Critical Findings Reporting in Cranial CT Scans of Patients in a Tertiary Government Hospital Setting:
A Pilot Study
BACKGROUND AND PURPOSE: Effective communication among health care providers within an institution is vital for ensuring patient safety. A radiologist’s competence in identifying critical findings is just as important as being able to relay this information to the primary provider in a timely manner so that appropriate interventions can be initiated in life-threatening emergencies. This study aims to obtain baseline data regarding effective communication of critical findings between radiology and the primary health care providers.
MATERIALS AND METHODS: Based on the Massachusetts’s Coalition for Prevention of Medical Errors safe practice recommendations, a communication protocol was developed. Certain selected cranial critical findings (new hemorrhage, new herniation, acute brain edema, acute stroke and findings suggestive of meningitis or abscess) were used in the critical findings protocol. Total communication time (TCT) in the relay of critical findings included time from CT scan order to scan (OS time), time from scan to interpretation (SI) and time from interpretation to relay (IR). All these times were recorded and compared to the standard 60 minutes using percent compliance, mean time, median time and standard deviation.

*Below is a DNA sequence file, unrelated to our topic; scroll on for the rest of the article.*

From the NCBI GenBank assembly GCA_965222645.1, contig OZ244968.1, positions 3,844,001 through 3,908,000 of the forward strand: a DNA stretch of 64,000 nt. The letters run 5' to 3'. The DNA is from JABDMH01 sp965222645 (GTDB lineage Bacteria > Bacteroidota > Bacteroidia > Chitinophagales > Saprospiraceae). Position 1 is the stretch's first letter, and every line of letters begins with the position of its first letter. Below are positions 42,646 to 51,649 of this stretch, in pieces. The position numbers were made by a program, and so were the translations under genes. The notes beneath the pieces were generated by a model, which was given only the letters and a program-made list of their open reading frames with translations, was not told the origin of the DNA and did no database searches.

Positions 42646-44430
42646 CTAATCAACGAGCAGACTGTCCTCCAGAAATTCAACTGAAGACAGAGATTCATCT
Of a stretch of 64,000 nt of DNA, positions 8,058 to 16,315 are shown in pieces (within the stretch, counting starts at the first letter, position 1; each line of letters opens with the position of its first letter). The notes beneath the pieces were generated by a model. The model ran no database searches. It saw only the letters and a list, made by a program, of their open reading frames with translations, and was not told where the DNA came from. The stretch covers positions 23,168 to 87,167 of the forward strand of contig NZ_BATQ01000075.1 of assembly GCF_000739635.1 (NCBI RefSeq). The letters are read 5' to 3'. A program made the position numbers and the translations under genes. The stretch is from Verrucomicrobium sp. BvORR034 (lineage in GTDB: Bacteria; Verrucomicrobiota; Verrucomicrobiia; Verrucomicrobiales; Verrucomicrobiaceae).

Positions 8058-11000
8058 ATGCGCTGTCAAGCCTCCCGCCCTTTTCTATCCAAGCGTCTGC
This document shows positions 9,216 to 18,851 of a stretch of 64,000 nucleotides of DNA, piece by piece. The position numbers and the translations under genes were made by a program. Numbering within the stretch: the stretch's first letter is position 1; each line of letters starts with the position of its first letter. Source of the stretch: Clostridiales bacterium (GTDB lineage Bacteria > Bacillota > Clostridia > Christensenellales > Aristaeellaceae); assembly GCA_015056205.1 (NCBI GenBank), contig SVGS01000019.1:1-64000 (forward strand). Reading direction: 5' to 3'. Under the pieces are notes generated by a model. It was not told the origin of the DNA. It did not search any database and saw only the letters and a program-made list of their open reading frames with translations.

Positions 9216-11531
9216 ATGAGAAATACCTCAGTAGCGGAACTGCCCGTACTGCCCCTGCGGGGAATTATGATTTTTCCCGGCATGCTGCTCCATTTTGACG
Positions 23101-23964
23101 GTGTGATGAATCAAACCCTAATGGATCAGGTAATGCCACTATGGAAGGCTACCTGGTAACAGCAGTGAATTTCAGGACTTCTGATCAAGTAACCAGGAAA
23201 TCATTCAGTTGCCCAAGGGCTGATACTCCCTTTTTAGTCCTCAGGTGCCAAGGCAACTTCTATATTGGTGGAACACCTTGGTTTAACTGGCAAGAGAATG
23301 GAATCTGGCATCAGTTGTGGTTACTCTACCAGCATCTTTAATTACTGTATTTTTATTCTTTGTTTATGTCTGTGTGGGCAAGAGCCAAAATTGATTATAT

RESULTS: Seventy-nine (79) critical findings were recorded and relayed in a 30-day period. There was 100% (79/79) compliance with the relay of critical findings to the primary care team and 97.5% (77/79) success rate in direct communication of critical findings within 60 minutes of identification. The mean OS time was 155.09 (±134.43) minutes, mean SI time was 46.54 (±44.01) minutes, and mean IR time was 9.13 (±12.04) minutes. The average time elapsed from CT study acquisition to direct notification was 57.0 (± 45.80) minutes.
CONCLUSION: Effective communication of critical findings using a protocol adopted from set standards of safe practice recommendations is achievable in our institution. The proposed protocol exhibited compliance to and performed well against established benchmarks. The timely identification and delivery of critical findings to the primary care team is central to patient management and should be practiced in our setting.
Keywords: critical finding, effective communication, cranial CT, standards
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